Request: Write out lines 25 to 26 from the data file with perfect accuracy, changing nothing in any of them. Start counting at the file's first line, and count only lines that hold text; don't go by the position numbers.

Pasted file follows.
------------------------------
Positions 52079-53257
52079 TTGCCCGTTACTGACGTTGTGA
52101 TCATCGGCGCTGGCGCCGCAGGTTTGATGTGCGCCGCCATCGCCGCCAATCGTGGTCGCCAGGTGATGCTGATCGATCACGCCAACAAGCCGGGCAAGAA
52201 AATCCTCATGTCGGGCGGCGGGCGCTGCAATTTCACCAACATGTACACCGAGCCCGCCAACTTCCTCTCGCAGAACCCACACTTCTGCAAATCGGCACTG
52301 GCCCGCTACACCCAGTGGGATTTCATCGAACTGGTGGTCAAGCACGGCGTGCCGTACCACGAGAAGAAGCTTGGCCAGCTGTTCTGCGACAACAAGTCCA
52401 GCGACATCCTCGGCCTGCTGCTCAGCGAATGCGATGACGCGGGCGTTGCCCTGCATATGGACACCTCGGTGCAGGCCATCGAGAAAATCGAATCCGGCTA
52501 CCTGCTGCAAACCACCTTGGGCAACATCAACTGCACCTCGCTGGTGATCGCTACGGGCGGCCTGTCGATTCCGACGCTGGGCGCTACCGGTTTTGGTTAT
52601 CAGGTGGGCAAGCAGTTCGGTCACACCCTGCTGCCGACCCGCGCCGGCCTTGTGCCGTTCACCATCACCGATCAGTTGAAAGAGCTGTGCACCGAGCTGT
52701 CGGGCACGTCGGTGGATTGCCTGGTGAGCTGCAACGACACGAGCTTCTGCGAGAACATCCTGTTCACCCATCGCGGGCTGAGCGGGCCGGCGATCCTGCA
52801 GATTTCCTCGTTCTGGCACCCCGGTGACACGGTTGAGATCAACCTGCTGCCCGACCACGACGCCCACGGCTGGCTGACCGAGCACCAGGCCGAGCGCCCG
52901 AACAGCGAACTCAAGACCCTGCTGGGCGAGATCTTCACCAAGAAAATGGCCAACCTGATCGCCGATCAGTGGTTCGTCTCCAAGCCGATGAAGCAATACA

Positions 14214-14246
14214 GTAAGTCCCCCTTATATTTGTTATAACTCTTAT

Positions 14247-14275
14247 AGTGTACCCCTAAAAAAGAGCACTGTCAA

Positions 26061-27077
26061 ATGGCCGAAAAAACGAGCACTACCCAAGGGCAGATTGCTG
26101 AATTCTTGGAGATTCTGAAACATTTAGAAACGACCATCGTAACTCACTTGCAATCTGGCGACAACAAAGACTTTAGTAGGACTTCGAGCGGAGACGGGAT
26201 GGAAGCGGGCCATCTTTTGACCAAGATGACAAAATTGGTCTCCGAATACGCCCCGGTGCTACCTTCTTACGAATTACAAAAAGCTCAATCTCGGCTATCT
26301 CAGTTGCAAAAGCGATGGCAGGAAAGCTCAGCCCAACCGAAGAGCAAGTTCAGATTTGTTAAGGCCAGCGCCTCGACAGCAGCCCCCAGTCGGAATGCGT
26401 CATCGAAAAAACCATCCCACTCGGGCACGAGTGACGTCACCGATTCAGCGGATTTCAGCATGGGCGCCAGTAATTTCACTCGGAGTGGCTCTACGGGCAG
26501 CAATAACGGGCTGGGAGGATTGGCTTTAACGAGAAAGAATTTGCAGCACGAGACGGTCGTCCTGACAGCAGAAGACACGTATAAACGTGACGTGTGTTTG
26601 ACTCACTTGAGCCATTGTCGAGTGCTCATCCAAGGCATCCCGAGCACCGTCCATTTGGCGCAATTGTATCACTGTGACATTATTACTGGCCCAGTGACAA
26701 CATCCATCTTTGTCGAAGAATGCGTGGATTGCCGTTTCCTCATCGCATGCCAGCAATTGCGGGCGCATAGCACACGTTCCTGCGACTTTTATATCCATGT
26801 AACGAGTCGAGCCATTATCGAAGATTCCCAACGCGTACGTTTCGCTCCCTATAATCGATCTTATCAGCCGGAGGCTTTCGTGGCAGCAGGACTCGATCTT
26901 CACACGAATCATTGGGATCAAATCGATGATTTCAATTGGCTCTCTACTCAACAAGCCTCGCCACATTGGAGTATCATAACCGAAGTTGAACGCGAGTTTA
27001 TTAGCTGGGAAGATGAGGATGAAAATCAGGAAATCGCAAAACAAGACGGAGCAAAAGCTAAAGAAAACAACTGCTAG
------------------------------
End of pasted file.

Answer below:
26801 AACGAGTCGAGCCATTATCGAAGATTCCCAACGCGTACGTTTCGCTCCCTATAATCGATCTTATCAGCCGGAGGCTTTCGTGGCAGCAGGACTCGATCTT
26901 CACACGAATCATTGGGATCAAATCGATGATTTCAATTGGCTCTCTACTCAACAAGCCTCGCCACATTGGAGTATCATAACCGAAGTTGAACGCGAGTTTA